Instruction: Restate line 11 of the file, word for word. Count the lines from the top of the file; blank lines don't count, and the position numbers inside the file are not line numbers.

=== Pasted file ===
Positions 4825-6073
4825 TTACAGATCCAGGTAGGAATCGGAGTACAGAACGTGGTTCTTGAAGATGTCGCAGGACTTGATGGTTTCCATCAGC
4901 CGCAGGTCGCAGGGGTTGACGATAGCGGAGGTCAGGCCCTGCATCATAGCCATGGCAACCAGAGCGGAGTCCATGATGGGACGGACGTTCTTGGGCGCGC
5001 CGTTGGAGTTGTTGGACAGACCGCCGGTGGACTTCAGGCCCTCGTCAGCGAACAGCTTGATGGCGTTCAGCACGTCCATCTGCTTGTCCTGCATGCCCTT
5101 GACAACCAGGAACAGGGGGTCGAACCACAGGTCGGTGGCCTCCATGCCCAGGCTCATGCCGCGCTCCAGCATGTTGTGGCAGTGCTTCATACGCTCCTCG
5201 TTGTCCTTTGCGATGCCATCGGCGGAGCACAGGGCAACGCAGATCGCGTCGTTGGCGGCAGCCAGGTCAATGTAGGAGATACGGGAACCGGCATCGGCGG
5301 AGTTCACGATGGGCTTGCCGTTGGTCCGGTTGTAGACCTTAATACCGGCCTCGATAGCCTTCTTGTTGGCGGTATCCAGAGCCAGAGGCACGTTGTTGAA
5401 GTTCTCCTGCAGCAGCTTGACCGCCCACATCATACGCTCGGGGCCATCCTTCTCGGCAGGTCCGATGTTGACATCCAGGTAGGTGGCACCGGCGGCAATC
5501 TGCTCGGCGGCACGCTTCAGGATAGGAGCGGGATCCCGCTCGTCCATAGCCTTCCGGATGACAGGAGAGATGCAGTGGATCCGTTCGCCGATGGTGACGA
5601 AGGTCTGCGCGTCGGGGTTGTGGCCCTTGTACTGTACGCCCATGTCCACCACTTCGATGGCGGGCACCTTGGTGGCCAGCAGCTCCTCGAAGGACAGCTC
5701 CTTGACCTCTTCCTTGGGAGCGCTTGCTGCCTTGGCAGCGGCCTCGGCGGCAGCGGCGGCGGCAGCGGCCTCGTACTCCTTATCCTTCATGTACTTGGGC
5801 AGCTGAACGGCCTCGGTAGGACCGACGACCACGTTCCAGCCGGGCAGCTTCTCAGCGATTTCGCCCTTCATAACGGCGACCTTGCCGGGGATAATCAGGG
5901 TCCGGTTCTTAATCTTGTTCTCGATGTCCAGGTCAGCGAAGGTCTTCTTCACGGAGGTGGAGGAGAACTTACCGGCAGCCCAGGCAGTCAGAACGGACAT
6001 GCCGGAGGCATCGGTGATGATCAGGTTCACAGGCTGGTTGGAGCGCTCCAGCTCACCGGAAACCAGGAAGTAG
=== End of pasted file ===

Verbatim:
5701 CTTGACCTCTTCCTTGGGAGCGCTTGCTGCCTTGGCAGCGGCCTCGGCGGCAGCGGCGGCGGCAGCGGCCTCGTACTCCTTATCCTTCATGTACTTGGGC